Exams and assessments frequently bring with them stress and anxiety. Whether it is about the exam itself, finding motivation or the fear of failure, many young people struggle with the impending timetable. Whilst some stress is motivational (it shows us that our exams matter to us) we can reduce the unnecessary stress by taking control early on and being prepared.
For parents, the exam season can be just as difficult. You want the best for your children and the best opportunities. However keeping home life peaceful and planning opportunities for time out, as well as offering a quiet space where they can revise without distraction can make the whole home more peaceful.
So I’ve collated my top ten tips for revision to make home and study a little more peaceful and under control:
#1 – Get your notes in order
Spend some time getting your school/college/university notes in order. Having everything together means that you can get organised and have everything at arms reach. Collect subjects together and if you have any revision guides, text books or support notes group them with your notes.
#2 – Identify the topics you have covered in class
Speak with your teacher and identify the topics that you need to revise. Having a clear idea of which topics you need to revise means that you are well equipped and prepared. The better your preparation the more confident you will feel about your revision.
#3 – Ask for some past papers
Ask your teacher for any past papers that they have that you can use as part of your revision. If you have completed any past papers at school or have your mock papers make sure that you have some feedback so that you can use these to identify key areas you need to refresh or cover.
#4 – Make a revision timetable
Great now you can take time to create a revision timetable. The more comprehensive your revision timetable the more focussed your revision can be. Taking time to create a timetable which covers all subjects and topics means that you know everything is covered well before the exam.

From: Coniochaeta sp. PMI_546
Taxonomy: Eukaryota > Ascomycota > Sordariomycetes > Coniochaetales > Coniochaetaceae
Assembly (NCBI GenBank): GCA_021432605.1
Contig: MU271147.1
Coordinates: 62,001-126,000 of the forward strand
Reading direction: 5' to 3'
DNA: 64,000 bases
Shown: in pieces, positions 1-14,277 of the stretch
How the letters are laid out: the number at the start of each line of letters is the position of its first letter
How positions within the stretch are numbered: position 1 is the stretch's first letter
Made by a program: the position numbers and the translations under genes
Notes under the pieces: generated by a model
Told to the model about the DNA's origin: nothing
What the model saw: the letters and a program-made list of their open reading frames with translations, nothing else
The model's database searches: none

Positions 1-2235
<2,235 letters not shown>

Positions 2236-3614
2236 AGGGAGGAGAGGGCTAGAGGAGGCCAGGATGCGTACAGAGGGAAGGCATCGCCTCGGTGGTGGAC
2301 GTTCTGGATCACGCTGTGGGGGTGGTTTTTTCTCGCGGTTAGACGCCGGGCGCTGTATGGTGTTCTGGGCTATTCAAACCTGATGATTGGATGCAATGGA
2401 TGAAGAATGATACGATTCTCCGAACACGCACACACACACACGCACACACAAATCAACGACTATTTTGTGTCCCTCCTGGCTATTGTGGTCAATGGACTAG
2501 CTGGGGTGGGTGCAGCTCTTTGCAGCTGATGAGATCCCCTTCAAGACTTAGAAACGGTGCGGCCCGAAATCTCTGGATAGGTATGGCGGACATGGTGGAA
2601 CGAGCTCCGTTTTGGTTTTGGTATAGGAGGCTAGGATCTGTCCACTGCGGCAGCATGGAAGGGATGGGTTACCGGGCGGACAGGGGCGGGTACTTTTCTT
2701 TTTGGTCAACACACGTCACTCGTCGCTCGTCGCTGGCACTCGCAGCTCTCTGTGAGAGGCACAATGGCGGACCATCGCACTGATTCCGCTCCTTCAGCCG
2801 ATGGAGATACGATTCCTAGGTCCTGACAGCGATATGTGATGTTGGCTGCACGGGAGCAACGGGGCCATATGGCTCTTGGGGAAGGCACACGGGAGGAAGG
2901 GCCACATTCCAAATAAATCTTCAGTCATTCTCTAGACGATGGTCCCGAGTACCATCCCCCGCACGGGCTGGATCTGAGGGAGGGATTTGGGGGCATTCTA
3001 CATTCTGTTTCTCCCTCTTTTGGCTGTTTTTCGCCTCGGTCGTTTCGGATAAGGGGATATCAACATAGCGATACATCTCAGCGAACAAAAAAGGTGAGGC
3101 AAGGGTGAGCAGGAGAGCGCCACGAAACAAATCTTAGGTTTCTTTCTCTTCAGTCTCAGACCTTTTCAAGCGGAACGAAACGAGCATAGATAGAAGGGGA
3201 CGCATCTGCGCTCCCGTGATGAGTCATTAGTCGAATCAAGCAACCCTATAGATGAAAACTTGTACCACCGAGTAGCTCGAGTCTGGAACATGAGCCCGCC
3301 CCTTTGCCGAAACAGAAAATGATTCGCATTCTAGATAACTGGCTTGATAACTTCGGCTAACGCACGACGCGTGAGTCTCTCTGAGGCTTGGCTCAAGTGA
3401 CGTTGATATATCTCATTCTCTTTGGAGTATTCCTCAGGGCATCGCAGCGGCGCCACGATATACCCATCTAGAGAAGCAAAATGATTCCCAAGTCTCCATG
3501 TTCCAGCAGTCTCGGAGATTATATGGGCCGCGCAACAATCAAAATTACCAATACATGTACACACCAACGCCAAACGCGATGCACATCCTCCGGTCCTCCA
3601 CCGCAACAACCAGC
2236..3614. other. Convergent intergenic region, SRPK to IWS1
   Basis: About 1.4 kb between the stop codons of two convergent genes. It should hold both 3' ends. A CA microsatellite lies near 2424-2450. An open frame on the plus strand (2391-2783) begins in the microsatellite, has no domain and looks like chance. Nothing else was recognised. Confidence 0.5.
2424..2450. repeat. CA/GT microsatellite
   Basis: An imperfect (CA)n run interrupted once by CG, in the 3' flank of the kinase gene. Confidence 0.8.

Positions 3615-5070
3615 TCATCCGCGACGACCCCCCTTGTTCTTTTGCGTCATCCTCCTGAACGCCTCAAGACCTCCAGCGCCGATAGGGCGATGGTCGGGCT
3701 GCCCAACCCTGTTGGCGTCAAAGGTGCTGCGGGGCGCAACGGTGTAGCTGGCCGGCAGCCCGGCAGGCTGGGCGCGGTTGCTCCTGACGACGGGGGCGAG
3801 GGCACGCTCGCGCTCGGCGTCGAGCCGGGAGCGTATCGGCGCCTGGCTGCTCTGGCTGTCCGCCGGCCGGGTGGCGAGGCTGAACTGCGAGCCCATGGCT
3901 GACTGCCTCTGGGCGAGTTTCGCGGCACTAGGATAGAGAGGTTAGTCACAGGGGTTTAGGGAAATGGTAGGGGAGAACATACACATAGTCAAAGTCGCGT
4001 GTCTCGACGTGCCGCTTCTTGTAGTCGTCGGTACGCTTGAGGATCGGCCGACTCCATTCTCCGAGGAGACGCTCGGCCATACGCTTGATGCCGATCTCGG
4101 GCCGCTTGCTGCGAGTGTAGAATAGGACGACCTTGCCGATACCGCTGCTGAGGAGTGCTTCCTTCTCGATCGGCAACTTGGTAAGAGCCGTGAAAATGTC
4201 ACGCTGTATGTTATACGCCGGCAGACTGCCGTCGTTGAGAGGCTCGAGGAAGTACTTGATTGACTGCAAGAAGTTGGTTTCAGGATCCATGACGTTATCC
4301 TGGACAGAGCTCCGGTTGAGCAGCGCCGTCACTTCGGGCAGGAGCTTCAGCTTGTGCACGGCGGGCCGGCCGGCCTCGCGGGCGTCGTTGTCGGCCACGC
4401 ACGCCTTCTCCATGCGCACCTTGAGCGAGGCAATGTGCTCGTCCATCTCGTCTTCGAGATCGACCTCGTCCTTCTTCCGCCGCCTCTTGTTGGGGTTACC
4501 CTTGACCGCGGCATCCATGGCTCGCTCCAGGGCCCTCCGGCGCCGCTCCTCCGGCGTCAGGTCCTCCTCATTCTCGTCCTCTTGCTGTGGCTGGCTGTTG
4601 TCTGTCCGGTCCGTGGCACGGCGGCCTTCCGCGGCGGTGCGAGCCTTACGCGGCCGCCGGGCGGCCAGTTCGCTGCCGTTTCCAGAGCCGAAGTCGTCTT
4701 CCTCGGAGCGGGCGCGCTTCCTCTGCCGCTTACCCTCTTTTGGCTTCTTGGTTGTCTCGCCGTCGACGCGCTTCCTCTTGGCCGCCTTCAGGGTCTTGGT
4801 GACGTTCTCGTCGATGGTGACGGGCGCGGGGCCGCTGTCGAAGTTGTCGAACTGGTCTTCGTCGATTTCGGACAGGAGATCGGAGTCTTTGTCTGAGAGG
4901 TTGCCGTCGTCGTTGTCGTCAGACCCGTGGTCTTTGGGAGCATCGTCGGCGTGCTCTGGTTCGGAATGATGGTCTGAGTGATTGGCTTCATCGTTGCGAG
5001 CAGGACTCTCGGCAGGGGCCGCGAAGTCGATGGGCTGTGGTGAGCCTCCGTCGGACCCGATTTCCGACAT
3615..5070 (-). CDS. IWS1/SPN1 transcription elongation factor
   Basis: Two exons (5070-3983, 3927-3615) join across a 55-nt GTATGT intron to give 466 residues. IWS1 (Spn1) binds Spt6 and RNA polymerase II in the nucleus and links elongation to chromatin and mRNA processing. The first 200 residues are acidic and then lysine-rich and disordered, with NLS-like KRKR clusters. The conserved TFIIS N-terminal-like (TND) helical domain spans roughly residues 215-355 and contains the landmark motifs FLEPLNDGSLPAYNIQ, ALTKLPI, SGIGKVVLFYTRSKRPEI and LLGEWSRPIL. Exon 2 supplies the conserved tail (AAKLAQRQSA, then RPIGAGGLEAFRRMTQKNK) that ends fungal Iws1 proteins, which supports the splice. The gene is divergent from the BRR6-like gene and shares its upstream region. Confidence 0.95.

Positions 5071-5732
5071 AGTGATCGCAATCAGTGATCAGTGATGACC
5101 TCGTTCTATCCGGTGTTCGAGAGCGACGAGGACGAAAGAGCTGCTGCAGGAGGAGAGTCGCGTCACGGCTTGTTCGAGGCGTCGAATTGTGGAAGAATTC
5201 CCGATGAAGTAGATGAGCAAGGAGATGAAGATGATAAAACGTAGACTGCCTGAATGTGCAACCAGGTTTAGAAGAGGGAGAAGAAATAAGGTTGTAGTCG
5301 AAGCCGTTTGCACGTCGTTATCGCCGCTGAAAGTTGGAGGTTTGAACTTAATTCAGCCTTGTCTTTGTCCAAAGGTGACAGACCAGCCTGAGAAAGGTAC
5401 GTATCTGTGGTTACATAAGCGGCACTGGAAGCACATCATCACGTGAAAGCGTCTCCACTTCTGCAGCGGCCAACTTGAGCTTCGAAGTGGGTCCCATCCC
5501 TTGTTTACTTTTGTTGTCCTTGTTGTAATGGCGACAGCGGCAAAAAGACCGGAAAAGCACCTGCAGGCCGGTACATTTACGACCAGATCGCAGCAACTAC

You should aim to complete around 20 hours of revision a week, breaking this into 90min-2hour blocks so you cover 2-3 subjects a day. This means you could work for 3-5 hours a day Monday – Friday and take the weekends off revision and still be prepared. See note #6 before writing your plan.
#5 – Revise in different ways
When you plan your revision plan a range of different types of revision, just reading notes will slowly drive you crazy and does not allow you to see that you have taken it in. You can make mind-maps, make key note cards, practice quizzes or exam questions, read your notes or text book or test a friend
#6 – Factor everything into your planner
When you create your plan factor in all things that are necessary – include; breaks, meal times, fun things, exercise, commitments, study groups, days off. You can colour code subjects to make your plan more visual.
#7 – Take time off
Whilst it can feel like revising all the time will help it actually has the opposite affect. Our brain learns in patterns. By working in shorter spells and coming back to information so you need to recall it your brain strengthens the patterns. Recalling information a few times with breaks in between would allow you to learn faster than just staring at the notes for 6 hours. Working smarter rather than harder really does help revision! Therefore taking time OFF is important to allow the brain to rest then you can come back and recall the information later to consolidate it. For instance, revise one topic for an hour – take a break – then come back to it and see how much you recall and strengthen the gaps.
#8 – Sleep
Sleep allows our body to rest, refresh and restore itself. A lack of sleep can make us feel overwhelmed, stressed and anxious as our body feels under threat. Therefore ensuring that you stop revising at least 2 hours before bedtime and getting at least 8 hours sleep is a great way to ensure that your brain can revise more effectively and you feel in control.
Whilst you are asleep your brain also consolidates the learning that you have done. The brain is able to process the new data and patterns and sort everything through, so when your parents say ‘it will feel better after a good nights sleep’ – they are right!
#9 – Develop a positive mindset
Spending some time to work on your mindset is a really good way to prepare for exams and assessments. This means training your subconscious mind that you feel open and able to revise and learn. You can then focus your conscious mind on success and confidence by practicing using positive language when talking about your revision and exams. Keep your sentences short, factual and positive ‘I am revising every day’ ‘I am hardworking and capable’ ‘I revise smartly and well so I am well prepared’ ‘I enter my exams with confidence’
#10 – Plan how to celebrate
The great thing about exams – we know when they will be finished. So once you have a clear revision planner and have started implementing it – then plan some fun activities to celebrate which will keep you motivated to stay on track. Rewarding yourself with something fun means you have a high and some well earned time out once the exams are finished.
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